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Xylem surfactants introduce a new element to the cohesion-tension theory

(2017) PLANT PHYSIOLOGY. 173(2). p.1177-1196
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Abstract
Vascular plants transport water under negative pressure without constantly creating gas bubbles that would disable their hydraulic systems. Attempts to replicate this feat in artificial systems almost invariably result in bubble formation, except under highly controlled conditions with pure water and only hydrophilic surfaces present. In theory, conditions in the xylem should favor bubble nucleation even more: there are millions of conduits with at least some hydrophobic surfaces, and xylem sap is saturated or sometimes supersaturated with atmospheric gas and may contain surface-active molecules that can lower surface tension. So how do plants transport water under negative pressure? Here, we show that angiosperm xylem contains abundant hydrophobic surfaces as well as insoluble lipid surfactants, including phospholipids, and proteins, a composition similar to pulmonary surfactants. Lipid surfactants were found in xylem sap and as nanoparticles under transmission electron microscopy in pores of intervessel pit membranes and deposited on vessel wall surfaces. Nanoparticles observed in xylem sap via nanoparticle-tracking analysis included surfactant-coated nanobubbles when examined by freeze-fracture electron microscopy. Based on their fracture behavior, this technique is able to distinguish between dense-core particles, liquid-filled, bilayer-coated vesicles/liposomes, and gas-filled bubbles. Xylem surfactants showed strong surface activity that reduces surface tension to low values when concentrated as they are in pit membrane pores. We hypothesize that xylem surfactants support water transport under negative pressure as explained by the cohesion-tension theory by coating hydrophobic surfaces and nanobubbles, thereby keeping the latter below the critical size at which bubbles would expand to form embolisms.
Keywords
INTERVESSEL PIT MEMBRANE, IN-VIVO VISUALIZATIONS, GAS CAVITATION NUCLEI, X-RAY MICROTOMOGRAPHY, PULMONARY SURFACTANT, ELECTRON-MICROSCOPY, PHOSPHOLIPASE-D, WATER-STRESS, GLYCINE-MAX, NEGATIVE PRESSURES

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Chicago
Schenk, H Jochen, Susana Espino, David M Romo, Neda Nima, Aissa YT Do, Joseph M Michaud, Brigitte Papahadjopoulos-Sternberg, et al. 2017. “Xylem Surfactants Introduce a New Element to the Cohesion-tension Theory.” Plant Physiology 173 (2): 1177–1196.
APA
Schenk, H. J., Espino, S., Romo, D. M., Nima, N., Do, A. Y., Michaud, J. M., Papahadjopoulos-Sternberg, B., et al. (2017). Xylem surfactants introduce a new element to the cohesion-tension theory. PLANT PHYSIOLOGY, 173(2), 1177–1196.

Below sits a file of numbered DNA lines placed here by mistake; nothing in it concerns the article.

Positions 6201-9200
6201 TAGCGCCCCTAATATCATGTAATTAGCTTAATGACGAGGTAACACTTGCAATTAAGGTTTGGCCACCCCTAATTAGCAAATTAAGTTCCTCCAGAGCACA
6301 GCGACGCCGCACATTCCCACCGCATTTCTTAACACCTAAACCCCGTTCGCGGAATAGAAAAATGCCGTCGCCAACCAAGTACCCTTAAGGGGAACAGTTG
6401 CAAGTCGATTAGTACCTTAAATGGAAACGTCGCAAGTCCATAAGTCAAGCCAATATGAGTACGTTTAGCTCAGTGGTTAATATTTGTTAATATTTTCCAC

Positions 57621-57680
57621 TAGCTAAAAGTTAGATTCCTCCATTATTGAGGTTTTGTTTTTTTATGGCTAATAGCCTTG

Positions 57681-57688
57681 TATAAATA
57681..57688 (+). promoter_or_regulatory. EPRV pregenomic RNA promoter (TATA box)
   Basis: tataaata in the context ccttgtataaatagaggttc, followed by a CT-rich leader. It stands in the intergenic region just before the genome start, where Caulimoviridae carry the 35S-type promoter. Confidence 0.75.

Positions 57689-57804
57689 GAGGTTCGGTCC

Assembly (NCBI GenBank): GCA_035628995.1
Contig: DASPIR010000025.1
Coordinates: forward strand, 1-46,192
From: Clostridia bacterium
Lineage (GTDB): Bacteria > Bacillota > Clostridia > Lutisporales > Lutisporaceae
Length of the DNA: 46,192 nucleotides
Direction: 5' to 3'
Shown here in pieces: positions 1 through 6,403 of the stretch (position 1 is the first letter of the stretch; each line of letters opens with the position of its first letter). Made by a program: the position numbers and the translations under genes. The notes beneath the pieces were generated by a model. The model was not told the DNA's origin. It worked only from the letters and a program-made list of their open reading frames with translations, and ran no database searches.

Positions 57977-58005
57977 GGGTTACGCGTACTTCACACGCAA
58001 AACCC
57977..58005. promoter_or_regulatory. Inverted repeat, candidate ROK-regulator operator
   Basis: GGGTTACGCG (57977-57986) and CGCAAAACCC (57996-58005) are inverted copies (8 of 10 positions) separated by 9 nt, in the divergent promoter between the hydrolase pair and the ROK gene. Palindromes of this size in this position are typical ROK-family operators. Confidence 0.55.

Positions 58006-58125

Vancouver
1.
Schenk HJ, Espino S, Romo DM, Nima N, Do AY, Michaud JM, et al. Xylem surfactants introduce a new element to the cohesion-tension theory. PLANT PHYSIOLOGY. 2017;173(2):1177–96.
MLA
Schenk, H Jochen, Susana Espino, David M Romo, et al. “Xylem Surfactants Introduce a New Element to the Cohesion-tension Theory.” PLANT PHYSIOLOGY 173.2 (2017): 1177–1196. Print.
@article{8524267,
  abstract     = {Vascular plants transport water under negative pressure without constantly creating gas bubbles that would disable their hydraulic systems. Attempts to replicate this feat in artificial systems almost invariably result in bubble formation, except under highly controlled conditions with pure water and only hydrophilic surfaces present. In theory, conditions in the xylem should favor bubble nucleation even more: there are millions of conduits with at least some hydrophobic surfaces, and xylem sap is saturated or sometimes supersaturated with atmospheric gas and may contain surface-active molecules that can lower surface tension. So how do plants transport water under negative pressure? Here, we show that angiosperm xylem contains abundant hydrophobic surfaces as well as insoluble lipid surfactants, including phospholipids, and proteins, a composition similar to pulmonary surfactants. Lipid surfactants were found in xylem sap and as nanoparticles under transmission electron microscopy in pores of intervessel pit membranes and deposited on vessel wall surfaces. Nanoparticles observed in xylem sap via nanoparticle-tracking analysis included surfactant-coated nanobubbles when examined by freeze-fracture electron microscopy. Based on their fracture behavior, this technique is able to distinguish between dense-core particles, liquid-filled, bilayer-coated vesicles/liposomes, and gas-filled bubbles. Xylem surfactants showed strong surface activity that reduces surface tension to low values when concentrated as they are in pit membrane pores. We hypothesize that xylem surfactants support water transport under negative pressure as explained by the cohesion-tension theory by coating hydrophobic surfaces and nanobubbles, thereby keeping the latter below the critical size at which bubbles would expand to form embolisms.},
  author       = {Schenk, H Jochen and Espino, Susana and Romo, David M and Nima, Neda and Do, Aissa YT and Michaud, Joseph M and Papahadjopoulos-Sternberg, Brigitte and Yang, Jinlong and Zuo, Yi Y and Steppe, Kathy and Jansen, Steven},
  issn         = {0032-0889},
  journal      = {PLANT PHYSIOLOGY},
  keyword      = {INTERVESSEL PIT MEMBRANE,IN-VIVO VISUALIZATIONS,GAS CAVITATION NUCLEI,X-RAY MICROTOMOGRAPHY,PULMONARY SURFACTANT,ELECTRON-MICROSCOPY,PHOSPHOLIPASE-D,WATER-STRESS,GLYCINE-MAX,NEGATIVE PRESSURES},
  language     = {eng},
  number       = {2},
  pages        = {1177--1196},
  title        = {Xylem surfactants introduce a new element to the cohesion-tension theory},
  url          = {http://dx.doi.org/10.1104/pp.16.01039},
  volume       = {173},
  year         = {2017},
}

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